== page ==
The Vegan Dilemma

Pali fails to accommodate the needs of vegan students.

The roaring growls of students’ stomachs lead them to venture off to the cafeteria, only to find their journey to be in vain. The aroma of pepperoni pizza satisfies the majority of lactose lovers but leaves a vegan student in dismay. Cream soup, chicken tenders, but no quinoa? There are multitudes of options for omnivores, but nothing for vegans. Although the popularity of plant-based alternatives is surging across the country, veganism is disregarded at Pali High.

The Guardian reports that 42 percent of adolescents aged 15 to 34 are following the path of veganism. The growing popularity of veganism is due in large part to people’s increasing awareness of the pitfalls of the animal agriculture industry, but there is some level of miscommunication between Pali’s food system and the progressive knowledge of its students.

Teenagers are choosing the route of veganism because they want to support the environment through their food choices or simply because it is “in” or “trendy.” Others are attracted to the lifestyle for health reasons. Several Pali students expressed their distaste and concern for the lack of vegan options at school.

“Some students might not be vegan but have dietary restrictions,” senior Genna Torgan said. “With those restrictions, they will not be able to eat on campus, which takes away the full school experience students should be entitled to have. Sadly, the options are limited as of now. The world is now recognizing that they are more vegetarians, vegans and people with dietary restrictions.”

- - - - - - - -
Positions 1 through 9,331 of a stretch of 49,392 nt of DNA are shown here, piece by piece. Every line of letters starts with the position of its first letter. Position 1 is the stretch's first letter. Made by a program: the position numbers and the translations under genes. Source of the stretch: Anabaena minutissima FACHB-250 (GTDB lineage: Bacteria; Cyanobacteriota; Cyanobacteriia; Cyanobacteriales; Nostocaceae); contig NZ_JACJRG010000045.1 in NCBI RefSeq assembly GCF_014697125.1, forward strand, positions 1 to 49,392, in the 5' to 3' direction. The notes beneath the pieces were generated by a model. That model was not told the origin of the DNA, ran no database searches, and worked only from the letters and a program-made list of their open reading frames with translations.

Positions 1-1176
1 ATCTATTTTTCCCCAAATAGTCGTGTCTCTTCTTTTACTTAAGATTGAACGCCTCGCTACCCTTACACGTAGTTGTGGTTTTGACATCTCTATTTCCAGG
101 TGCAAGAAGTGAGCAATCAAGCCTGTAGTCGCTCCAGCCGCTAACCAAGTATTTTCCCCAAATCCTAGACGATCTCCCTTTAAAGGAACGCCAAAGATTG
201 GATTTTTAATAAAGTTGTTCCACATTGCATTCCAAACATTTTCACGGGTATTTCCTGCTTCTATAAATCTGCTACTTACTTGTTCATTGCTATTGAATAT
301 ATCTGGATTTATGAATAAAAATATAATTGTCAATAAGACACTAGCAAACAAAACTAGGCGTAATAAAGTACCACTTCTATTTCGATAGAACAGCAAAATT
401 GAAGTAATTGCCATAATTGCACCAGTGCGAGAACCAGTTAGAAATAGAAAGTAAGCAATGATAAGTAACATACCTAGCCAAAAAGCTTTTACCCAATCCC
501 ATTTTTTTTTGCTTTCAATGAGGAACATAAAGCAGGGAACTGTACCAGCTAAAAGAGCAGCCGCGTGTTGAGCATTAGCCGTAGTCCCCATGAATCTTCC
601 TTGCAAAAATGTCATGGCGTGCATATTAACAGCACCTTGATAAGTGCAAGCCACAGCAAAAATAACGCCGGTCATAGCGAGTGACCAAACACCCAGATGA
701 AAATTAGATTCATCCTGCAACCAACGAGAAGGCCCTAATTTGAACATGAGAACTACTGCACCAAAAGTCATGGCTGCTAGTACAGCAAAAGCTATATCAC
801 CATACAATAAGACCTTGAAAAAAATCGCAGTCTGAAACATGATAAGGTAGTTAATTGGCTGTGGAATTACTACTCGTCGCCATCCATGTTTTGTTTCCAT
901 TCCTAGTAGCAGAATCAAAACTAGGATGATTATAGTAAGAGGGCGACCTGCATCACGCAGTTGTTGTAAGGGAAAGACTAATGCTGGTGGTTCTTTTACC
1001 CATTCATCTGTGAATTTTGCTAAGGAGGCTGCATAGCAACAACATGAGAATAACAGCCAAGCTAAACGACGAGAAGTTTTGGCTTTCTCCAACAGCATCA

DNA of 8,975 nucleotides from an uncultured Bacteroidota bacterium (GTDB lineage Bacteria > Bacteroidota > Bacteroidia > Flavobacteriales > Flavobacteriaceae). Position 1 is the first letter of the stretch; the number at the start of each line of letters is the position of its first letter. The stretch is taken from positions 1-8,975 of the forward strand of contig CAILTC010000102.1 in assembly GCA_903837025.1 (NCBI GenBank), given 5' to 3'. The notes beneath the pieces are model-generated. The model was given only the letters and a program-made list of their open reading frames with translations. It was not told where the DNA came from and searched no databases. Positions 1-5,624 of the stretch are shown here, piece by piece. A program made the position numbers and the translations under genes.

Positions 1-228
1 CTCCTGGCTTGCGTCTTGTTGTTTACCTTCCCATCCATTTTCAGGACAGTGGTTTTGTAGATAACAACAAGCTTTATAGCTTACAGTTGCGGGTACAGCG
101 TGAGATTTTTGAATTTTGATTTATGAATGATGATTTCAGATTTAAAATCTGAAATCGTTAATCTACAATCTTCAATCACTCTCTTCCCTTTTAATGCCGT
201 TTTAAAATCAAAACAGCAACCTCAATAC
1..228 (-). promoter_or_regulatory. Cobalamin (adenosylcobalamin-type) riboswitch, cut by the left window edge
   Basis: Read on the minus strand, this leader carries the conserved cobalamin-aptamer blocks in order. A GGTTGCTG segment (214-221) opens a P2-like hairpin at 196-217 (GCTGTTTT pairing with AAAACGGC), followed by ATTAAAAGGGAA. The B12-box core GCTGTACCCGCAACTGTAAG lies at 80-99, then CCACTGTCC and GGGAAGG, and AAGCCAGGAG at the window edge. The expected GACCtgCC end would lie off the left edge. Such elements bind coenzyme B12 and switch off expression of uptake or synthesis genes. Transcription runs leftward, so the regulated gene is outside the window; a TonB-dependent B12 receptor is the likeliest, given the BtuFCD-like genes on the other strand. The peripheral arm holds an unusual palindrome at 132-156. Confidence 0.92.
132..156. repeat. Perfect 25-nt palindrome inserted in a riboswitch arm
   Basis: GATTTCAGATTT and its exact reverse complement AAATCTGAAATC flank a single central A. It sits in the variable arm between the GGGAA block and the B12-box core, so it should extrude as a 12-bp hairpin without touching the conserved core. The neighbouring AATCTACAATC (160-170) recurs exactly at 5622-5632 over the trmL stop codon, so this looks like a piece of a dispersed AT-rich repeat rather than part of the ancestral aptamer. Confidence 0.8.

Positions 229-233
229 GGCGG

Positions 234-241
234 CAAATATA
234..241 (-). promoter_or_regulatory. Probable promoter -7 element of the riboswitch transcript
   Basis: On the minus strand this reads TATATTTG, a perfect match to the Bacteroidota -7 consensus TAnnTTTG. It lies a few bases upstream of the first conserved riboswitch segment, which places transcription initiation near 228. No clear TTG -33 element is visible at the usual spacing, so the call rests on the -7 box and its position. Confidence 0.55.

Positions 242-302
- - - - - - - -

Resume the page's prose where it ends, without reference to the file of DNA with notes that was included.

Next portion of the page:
“No one considers what a vegan might need to eat because no one is considering vegans,” senior Sofia Conti said. “Many people don’t even have any vegans in their social circle, so alternative diets are not their primary concern. This is why vegans are stereotyped as being annoying and constantly talking about veganism.”

Conti and other Pali vegans are frustrated about the absence of vegan food on campus and want the administration to bring forth change. The nutritional options at Pali do not reflect the diversity of Pali palates.  

Conti suggests that Pali’s failure to provide vegan options is especially detrimental to vegan students who rely on the school’s reduced lunch program.

“Pali is forcing teens in poverty to comply with a diet they might not want,” Conti said. “This is especially important since Pali always boasts about its inclusivity and how it buses kids in from all over, not just the Palisades students. They are merely concerned with providing the cheapest meal that they can mass produce, not caring if the students want to eat it. Being vegan is so good for the environment, our bodies and our souls, and by not providing vegan options, Pali denies its students the chance to better themselves and the world, which is what education is supposed to be about.”

As a plethora of animal products arrives on the plates of Pali students, the remainder of the populace remain quiet despite the dearth of vegan substitutes. The lack of vegan products doesn’t just affect the minority of vegans at the school, but also the people with dietary restrictions. Pali should acknowledge the fact that the world is getting accustomed to cater for a sundry of diets. If the number of vegans continues to increase annually, Pali will be forced to acknowledge the plight of vegans on campus.